Electric pianos emulate their acoustic ancestors in a variety of ways. Sometimes an electric piano is very similar to an acoustic piano, all the way down to the pedals. Other times, an electric piano has significantly different components to allow for greater sonic diversity.
Biased switches are switches that have a spring mechanism that maintains the switch position if it is not being pressed down. One type of biased switch is the "momentary" switch, which is only engaged when the user presses it down; a sustain pedal is a type of momentary switch.
"Foot switch" is a general term for any switch that is typically activated by foot. This can include both momentary switches and non-momentary, or "latch"-type, switches.
A proper sustain pedal for a digital piano is often modeled after the sustain pedal of an acoustic piano. A foot switch that is used for sustain functions is mechanically similar, though it can be very different in appearance.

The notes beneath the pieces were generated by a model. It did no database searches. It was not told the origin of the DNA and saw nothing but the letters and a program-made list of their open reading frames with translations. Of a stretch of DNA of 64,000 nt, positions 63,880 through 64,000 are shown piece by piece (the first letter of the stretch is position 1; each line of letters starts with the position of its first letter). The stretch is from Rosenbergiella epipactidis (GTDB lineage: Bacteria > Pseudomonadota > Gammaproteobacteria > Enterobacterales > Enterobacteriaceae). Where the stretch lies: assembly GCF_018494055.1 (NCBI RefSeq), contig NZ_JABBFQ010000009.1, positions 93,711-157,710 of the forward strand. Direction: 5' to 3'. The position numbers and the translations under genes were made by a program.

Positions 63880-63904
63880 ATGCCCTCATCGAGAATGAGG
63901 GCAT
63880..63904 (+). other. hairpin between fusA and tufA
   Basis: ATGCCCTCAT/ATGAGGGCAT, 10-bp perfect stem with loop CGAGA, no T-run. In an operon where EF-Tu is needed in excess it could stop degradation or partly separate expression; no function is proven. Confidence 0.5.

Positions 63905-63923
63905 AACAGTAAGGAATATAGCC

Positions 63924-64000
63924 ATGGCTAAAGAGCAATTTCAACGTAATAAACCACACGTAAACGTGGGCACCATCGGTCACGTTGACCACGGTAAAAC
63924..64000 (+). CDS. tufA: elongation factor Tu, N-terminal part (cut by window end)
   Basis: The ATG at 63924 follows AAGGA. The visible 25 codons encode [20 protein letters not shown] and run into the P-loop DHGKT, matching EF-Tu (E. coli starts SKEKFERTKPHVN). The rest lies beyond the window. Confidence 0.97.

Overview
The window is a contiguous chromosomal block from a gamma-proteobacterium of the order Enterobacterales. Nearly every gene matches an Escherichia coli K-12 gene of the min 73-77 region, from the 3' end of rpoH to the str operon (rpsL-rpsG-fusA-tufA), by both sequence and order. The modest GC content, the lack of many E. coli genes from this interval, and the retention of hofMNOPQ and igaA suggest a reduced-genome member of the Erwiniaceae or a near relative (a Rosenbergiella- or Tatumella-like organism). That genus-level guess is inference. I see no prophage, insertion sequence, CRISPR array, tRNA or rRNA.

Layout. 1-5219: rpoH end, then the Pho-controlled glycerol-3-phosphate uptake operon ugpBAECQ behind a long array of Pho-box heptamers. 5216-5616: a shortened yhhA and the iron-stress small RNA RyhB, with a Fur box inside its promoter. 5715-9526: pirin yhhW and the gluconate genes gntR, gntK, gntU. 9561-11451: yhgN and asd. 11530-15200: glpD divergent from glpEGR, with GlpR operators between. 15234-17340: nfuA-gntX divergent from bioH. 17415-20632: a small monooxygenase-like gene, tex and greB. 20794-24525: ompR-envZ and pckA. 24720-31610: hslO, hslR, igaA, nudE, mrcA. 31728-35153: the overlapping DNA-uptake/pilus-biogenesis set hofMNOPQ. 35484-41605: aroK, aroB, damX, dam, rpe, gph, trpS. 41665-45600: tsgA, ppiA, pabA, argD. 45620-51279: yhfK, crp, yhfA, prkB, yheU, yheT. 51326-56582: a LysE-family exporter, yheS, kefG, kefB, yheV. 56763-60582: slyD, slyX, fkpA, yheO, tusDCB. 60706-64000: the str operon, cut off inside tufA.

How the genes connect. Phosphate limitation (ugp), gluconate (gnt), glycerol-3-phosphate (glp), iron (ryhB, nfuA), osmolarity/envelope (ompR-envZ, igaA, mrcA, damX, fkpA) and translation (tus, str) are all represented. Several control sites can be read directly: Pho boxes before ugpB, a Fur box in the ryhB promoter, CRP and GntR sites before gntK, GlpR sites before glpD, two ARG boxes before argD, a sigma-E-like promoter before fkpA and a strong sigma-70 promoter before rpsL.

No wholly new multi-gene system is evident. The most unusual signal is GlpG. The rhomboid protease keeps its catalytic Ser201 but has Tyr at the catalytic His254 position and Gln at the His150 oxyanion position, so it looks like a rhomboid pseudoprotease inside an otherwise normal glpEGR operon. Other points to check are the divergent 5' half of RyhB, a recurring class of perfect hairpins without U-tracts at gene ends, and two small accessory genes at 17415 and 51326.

Most sustain pedals and foot switches have a control to toggle the polarity of the switch itself. Normal polarity typically allows you to trigger the function by pressing down on the switch; reversed polarity allows you to disengage the function by pressing down on the switch.
Both sustain pedals and other sustaining foot switches can be used to control any function that might be controlled by a momentary switch. Consider the appearance and potential application of the switch before making a choice; sustain pedals are typically used to simulate the experience of sustaining an acoustic piano, whereas other foot switches accomplish the same goal but do not simulate the acoustic piano experience.
Serm Murmson is a writer, thinker, musician and many other things. He has a bachelor's degree in anthropology from the University of Chicago. His concerns include such things as categories, language, descriptions, representation, criticism and labor. He has been writing professionally since 2008.